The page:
|English Discourse Site Menu:|
|ENGLISH DISCOURSE HOME | ENGLISH DISCOURSE IN COMPOSITION | ENGLISH DISCOURSE IN RESEARCH | ENGLISH DISCOURSE IN LITERATURE | TEACHING ENGLISH COMPOSITION | TEACHING SHAKESPEARE | TEACHING INTRODUCTION TO LITERATURE | EDITORIAL CONTACTS | ABOUT US | QUICK-LINKS TO ALL JOURNAL ARTICLES | QUICK-LINKS TO ENGLISH DISCOURSE TEACHING HANDOUTS | RENAISSANCE AND 17TH CENTURY LINKS | RECOMMENDED SITES | SITE MAP | RECIPROCAL LINKS PROGRAM ||
Academic affiliation: Oklahoma State University
©Read the copyright notice at the bottom of this page
before reproducing this essay/webpage on paper,
or electronically, or in any other form.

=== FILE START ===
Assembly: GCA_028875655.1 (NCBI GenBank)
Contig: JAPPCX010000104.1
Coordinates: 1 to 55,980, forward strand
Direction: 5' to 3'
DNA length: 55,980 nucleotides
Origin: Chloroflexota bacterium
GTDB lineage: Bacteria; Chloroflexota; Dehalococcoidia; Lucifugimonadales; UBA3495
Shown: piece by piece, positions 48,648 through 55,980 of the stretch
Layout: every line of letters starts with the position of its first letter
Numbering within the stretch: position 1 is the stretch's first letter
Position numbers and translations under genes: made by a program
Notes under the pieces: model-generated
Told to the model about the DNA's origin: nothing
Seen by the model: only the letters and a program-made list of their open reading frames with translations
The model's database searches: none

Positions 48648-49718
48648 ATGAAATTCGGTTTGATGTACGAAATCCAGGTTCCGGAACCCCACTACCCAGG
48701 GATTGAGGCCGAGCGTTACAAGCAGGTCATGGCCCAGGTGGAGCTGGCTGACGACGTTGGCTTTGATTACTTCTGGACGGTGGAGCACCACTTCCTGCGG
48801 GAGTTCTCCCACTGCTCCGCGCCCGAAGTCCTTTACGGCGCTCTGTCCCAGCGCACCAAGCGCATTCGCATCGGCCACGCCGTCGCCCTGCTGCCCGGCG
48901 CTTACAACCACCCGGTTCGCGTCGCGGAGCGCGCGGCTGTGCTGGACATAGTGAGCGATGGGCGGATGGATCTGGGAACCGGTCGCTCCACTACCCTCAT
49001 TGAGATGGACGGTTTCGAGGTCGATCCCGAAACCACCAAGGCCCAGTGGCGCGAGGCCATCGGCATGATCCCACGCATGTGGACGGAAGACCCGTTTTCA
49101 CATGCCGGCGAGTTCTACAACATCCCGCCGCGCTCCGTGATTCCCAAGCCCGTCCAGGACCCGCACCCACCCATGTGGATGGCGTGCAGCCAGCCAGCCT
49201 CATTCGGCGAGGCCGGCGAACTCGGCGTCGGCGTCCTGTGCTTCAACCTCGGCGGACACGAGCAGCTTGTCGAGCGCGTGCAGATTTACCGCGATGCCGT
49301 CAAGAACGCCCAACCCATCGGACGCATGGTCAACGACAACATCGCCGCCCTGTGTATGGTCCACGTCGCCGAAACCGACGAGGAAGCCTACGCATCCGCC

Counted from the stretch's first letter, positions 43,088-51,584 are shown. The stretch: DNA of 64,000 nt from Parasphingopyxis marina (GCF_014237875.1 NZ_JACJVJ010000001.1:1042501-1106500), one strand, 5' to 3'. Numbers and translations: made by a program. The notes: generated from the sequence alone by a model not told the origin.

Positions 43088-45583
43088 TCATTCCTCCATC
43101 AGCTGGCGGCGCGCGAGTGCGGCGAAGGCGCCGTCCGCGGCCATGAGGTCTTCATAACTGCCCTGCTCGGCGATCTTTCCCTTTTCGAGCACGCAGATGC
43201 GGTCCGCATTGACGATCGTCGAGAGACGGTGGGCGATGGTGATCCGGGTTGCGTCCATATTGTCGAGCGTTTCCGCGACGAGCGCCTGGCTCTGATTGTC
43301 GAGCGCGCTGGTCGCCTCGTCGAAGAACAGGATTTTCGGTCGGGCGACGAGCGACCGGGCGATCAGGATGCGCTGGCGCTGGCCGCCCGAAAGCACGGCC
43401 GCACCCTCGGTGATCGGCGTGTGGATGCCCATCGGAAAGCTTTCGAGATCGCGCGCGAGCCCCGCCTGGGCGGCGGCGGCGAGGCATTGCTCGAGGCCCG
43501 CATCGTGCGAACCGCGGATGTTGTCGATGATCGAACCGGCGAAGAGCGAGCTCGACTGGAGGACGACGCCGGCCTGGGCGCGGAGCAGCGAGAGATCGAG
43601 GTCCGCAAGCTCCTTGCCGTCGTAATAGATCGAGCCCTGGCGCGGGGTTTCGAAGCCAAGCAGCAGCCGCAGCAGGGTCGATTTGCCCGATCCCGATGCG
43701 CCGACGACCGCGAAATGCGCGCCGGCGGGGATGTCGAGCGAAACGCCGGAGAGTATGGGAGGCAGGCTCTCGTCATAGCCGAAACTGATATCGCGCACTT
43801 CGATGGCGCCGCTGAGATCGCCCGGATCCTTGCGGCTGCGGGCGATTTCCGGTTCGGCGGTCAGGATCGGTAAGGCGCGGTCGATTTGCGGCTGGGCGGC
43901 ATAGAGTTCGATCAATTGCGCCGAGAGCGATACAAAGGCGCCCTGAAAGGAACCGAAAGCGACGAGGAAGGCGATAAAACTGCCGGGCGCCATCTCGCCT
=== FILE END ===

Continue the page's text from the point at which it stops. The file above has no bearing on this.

Dorn, Charles. "The Deterritorialization of Art." Journal of Arts Management, Law, and Society 34.2 (2004): 141-60. Two arguments are presented in this article; the first confronts the reconstruction of art and the second draws attention to the effects of cultural globalization. Moreover, the author argues that the term "art," socially is regarded for the elite only, but "culture" is a term for a general crowd. He outlines how culture is becoming more global instead of exclusive, especially in the United States. The article was intended for a general audience. It aims to educate, to those who do not realize, that the cultures of the world are melting together. Media, government, and public societies all are affected by this deterritorialization. Overall, this article is a good source for extending research.